Prior to the beginning of the amalgamation process Blayney council had to painstakingly try to prove that in every way, from financial through to population size, that they could be deemed as ‘Fit for the Future.’
Being deemed ‘Fit’ would have allowed Blayney council to have avoided the entire merger process.
It was in the criteria though of population size that the shire failed and the merger talks began.
One of the problems with being deemed unfit was that council was unable to apply for discount rate loans through T-Corp, the state governments borrowing facility.
After several meetings with state government officials in which the answer was a resounding no, Blayney shire mayor Scott Ferguson was pleasantly surprised to discover that the council was now able to obtain low cost funds.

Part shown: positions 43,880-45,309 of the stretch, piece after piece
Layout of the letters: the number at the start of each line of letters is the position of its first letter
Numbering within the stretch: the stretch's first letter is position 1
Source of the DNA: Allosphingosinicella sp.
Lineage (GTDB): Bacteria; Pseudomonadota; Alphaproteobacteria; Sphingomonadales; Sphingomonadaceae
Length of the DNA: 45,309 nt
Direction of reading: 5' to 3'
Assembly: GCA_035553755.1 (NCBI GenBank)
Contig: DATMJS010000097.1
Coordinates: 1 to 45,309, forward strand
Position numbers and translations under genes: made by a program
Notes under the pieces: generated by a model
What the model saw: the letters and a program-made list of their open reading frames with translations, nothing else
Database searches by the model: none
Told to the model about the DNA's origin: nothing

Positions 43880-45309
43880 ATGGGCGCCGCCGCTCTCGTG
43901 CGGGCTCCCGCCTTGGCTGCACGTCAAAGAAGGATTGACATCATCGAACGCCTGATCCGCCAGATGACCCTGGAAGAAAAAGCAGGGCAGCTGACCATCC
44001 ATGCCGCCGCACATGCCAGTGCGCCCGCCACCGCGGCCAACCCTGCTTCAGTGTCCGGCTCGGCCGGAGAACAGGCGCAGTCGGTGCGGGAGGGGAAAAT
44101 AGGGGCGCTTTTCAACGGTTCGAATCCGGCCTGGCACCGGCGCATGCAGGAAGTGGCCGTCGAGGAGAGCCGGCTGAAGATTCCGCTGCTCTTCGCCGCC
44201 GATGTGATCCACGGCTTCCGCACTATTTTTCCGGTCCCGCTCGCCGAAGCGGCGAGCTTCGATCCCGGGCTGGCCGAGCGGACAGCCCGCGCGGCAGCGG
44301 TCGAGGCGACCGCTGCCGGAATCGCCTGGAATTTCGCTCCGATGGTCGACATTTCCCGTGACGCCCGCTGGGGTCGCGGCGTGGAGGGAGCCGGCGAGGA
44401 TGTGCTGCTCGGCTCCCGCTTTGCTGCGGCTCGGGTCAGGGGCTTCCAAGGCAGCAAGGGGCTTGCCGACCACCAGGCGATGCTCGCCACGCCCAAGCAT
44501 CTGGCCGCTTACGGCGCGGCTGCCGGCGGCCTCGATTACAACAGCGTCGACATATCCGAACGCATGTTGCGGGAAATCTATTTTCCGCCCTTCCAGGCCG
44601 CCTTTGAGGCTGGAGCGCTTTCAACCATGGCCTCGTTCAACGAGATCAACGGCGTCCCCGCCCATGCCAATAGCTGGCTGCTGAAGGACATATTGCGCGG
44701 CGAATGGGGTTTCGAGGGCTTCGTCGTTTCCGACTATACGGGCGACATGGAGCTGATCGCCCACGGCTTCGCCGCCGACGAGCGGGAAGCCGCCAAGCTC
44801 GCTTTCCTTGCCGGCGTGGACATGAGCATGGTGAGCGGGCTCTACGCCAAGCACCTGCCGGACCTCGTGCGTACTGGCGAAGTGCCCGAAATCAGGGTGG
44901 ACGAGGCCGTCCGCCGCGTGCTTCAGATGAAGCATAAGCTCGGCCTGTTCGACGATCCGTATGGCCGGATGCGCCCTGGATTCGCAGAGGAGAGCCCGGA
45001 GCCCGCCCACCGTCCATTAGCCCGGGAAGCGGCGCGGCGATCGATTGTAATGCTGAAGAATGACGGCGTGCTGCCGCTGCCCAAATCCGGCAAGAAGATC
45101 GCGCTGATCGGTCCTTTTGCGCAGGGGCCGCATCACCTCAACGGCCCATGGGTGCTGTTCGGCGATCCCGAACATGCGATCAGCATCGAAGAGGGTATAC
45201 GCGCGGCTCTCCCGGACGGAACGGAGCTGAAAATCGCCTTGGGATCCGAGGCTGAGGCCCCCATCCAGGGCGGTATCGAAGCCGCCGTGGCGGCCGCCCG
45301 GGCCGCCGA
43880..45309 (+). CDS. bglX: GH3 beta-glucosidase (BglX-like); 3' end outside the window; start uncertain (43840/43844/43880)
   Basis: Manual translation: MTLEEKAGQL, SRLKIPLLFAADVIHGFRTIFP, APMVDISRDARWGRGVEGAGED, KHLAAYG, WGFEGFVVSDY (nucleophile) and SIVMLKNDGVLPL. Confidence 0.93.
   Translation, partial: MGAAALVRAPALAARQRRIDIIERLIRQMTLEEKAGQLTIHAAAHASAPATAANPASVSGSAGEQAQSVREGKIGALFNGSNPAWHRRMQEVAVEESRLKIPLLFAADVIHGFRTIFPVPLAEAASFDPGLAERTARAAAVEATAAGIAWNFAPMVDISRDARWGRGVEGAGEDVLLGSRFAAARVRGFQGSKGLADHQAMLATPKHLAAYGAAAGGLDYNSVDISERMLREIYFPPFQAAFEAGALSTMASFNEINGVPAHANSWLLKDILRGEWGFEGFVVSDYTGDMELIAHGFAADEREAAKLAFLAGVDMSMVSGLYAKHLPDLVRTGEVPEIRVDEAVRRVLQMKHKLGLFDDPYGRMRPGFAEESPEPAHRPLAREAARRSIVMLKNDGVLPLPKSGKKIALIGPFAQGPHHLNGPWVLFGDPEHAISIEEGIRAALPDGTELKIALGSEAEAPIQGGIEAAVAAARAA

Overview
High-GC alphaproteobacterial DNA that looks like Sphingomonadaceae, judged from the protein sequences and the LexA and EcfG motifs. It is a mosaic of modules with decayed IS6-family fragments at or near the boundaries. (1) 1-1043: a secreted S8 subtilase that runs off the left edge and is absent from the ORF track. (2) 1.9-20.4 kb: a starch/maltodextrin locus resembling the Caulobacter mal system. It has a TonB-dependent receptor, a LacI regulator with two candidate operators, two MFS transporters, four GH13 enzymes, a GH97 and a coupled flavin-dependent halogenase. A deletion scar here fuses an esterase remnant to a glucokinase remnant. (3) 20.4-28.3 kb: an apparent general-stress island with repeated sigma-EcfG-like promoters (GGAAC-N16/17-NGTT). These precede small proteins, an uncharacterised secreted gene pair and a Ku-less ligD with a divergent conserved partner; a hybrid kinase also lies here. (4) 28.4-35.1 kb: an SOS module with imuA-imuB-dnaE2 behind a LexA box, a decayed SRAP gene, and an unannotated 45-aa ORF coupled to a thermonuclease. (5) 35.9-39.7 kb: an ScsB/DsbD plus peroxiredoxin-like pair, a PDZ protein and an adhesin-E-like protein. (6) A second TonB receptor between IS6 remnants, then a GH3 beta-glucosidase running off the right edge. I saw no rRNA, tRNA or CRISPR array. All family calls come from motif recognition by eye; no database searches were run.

“Potentially over a 20 year infrastructure loan it could be a saving of anywhere of three to four hundred thousand dollars in saved interest for the ratepayers of the shire,” he said.
Member for Bathurst Paul Toole said the announcement, based on the financial stability of the local council, gives Blayney Council the backing it needs to create a stronger and more vibrant community.
“Blayney Council will be able to apply for low interest loans that will allow the council to upgrade roads and showgrounds and invest in hospital facilities and footpaths,” he said.
The general manager of Blayney Council, Rebecca Ryan said that council was always perplexed as to why Blayney’s population was it’s only hindrance considering that other councils with similar populations were deemed fit, but welcomed the change of heart.
“This was illogical and particularly difficult to understand right from the start,” she said. “however, this decision by the NSW Government is most welcome and pleasing.
“Council is in the process of seeking quotations for the $3.0 million Bridge Loans so this decision is timely and a great relief.”